The principles that rule this blog

Principles that will govern my thoughts as I express them here (from my opening statement):


  • Freedom of the individual should be as total as possible, limited only by the fact that nobody should be free to cause physical injury to another, or to deprive another person of his freedoms.
  • Government is necessary primarily to provide those services that private enterprise won't, or won't at a price that people can afford.
  • No person has a right to have his own beliefs on religious, moral, political, or other controversial issues imposed on others who do not share those beliefs.

I believe that Abraham Lincoln expressed it very well:

“The legitimate object of government is to do for a community of people whatever they need to have done, but cannot do, at all, or cannot
so well do, for themselves — in their separate, individual capacities.”


Comments will be invited, and I will attempt to reply to any comments that are offered in a serious and non-abusive manner. However, I will not tolerate abusive or profane language (my reasoning is that this is my blog, and so I can control it; I wouldn't interfere with your using such language on your own!)

If anyone finds an opinion that I express to be contrary to my principles, they are welcome to point this out. I hope that I can make a rational case for my comments. Because, in fact, one label I'll happily accept is rationalist.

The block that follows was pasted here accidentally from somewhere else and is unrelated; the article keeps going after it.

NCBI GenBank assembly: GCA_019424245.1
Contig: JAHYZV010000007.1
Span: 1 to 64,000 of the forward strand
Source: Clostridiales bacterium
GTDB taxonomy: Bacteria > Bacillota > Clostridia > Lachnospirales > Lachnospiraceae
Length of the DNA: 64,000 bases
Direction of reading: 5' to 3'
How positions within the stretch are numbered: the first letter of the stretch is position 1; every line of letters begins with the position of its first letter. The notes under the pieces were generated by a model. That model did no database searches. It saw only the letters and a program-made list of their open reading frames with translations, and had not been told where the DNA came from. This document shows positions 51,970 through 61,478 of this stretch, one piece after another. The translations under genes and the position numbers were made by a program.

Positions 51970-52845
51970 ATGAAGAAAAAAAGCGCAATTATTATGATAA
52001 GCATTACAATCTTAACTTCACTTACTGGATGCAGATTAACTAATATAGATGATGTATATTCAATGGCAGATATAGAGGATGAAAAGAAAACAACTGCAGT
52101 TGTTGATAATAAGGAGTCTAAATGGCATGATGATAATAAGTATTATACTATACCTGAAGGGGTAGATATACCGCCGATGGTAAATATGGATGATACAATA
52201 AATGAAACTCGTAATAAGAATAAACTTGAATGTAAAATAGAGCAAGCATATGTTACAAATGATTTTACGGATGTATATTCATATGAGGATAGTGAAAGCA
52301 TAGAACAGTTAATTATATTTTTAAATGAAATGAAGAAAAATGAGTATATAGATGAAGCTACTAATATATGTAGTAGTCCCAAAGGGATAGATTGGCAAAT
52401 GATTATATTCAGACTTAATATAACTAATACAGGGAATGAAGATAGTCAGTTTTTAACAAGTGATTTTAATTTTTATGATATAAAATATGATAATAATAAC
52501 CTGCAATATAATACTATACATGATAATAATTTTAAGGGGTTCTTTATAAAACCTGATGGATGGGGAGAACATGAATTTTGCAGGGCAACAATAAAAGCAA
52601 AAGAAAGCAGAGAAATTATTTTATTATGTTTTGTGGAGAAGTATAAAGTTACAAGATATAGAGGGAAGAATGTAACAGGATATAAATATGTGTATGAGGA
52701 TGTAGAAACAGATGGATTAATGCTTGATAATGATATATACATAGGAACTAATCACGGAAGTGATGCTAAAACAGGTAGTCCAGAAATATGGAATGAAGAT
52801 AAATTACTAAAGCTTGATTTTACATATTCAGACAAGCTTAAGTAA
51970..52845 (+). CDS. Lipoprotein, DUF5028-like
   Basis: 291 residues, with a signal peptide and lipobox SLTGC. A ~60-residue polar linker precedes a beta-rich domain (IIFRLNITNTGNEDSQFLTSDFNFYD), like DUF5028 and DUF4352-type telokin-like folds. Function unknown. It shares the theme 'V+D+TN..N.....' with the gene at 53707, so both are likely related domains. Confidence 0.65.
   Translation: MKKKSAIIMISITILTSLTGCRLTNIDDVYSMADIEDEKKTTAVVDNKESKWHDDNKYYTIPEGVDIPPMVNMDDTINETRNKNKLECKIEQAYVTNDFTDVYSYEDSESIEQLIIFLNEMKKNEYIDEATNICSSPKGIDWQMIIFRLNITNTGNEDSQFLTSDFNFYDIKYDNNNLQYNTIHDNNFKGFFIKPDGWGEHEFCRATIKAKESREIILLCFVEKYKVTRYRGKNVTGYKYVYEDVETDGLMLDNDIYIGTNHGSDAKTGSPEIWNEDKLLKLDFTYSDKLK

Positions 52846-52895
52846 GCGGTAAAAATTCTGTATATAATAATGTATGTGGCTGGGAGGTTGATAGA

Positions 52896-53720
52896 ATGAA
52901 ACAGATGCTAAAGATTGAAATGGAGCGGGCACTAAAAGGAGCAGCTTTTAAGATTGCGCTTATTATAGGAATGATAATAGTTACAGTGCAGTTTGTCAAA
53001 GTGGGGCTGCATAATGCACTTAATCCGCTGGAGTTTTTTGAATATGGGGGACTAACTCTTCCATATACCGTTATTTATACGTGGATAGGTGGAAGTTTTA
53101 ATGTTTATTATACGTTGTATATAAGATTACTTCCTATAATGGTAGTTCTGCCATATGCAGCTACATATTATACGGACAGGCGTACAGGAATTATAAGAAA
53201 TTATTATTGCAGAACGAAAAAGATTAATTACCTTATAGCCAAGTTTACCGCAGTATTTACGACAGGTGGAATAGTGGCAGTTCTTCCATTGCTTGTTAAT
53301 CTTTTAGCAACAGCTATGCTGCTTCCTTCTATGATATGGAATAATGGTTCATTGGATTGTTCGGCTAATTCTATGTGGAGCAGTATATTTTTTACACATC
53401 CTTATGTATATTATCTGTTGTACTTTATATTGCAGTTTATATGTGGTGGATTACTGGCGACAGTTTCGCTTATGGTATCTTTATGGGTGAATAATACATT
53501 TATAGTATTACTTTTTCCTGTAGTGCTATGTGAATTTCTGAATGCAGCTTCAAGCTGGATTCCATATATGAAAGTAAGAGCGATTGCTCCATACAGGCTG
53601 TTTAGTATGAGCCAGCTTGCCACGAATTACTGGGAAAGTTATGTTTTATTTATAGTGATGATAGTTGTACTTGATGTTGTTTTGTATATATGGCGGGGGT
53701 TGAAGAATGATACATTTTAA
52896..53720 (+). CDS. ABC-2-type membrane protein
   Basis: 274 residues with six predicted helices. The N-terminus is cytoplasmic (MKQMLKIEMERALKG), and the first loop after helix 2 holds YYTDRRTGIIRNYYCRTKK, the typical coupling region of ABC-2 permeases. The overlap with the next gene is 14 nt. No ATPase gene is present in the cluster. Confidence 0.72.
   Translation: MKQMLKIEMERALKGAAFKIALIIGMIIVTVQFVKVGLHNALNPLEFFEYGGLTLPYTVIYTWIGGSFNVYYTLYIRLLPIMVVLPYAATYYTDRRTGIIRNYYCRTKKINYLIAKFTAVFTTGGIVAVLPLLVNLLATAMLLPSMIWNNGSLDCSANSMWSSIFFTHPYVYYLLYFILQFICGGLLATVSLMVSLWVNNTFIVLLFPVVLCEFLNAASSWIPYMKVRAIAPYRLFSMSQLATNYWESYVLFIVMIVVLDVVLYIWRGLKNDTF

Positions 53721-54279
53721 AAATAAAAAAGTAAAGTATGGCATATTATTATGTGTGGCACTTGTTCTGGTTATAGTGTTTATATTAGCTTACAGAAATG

Thursday, February 04, 2016

Mike Bloomberg

The Wall Street Journal has an article dated February 3 entitled “Why Mike Bloomberg Can Win,” by Douglas E. Schoen. It makes the case that the Republican Party has moved so far to the right, and the Democratic Party so far to the left, that Bloomberg, running as an independent, could win. I admit that if the Republicans nominate Ted Cruz they would lose my vote, and Bloomberg would get it if he ran. However, against any other Republican now running (since both Mike Huckabee and Rick Santorum have withdrawn) I could not support Bloomberg, in part because our electoral system is so biased against third parties and independents that I do not give him a chance, unlike Schoen.

But Bloomberg is an attractive candidate. He certainly did a good job as Mayor of New York, extending the accomplishments of Rudy Giuliani, who in fact recruited him. I'd rather see Bloomberg as president than anyone the Democrats could come up with. And although I would probably still vote for Trump or Rubio against Clinton or Sanders even if Bloomberg were in the race, I think in some ways I'd actually prefer Bloomberg. But unless Cruz is the nominee and I vote third party/independent in protest, I can't see leaving the Republican fold this year — the real task is to defeat the Democrats, and unlike Schoen, I hardly believe Bloomberg can win.

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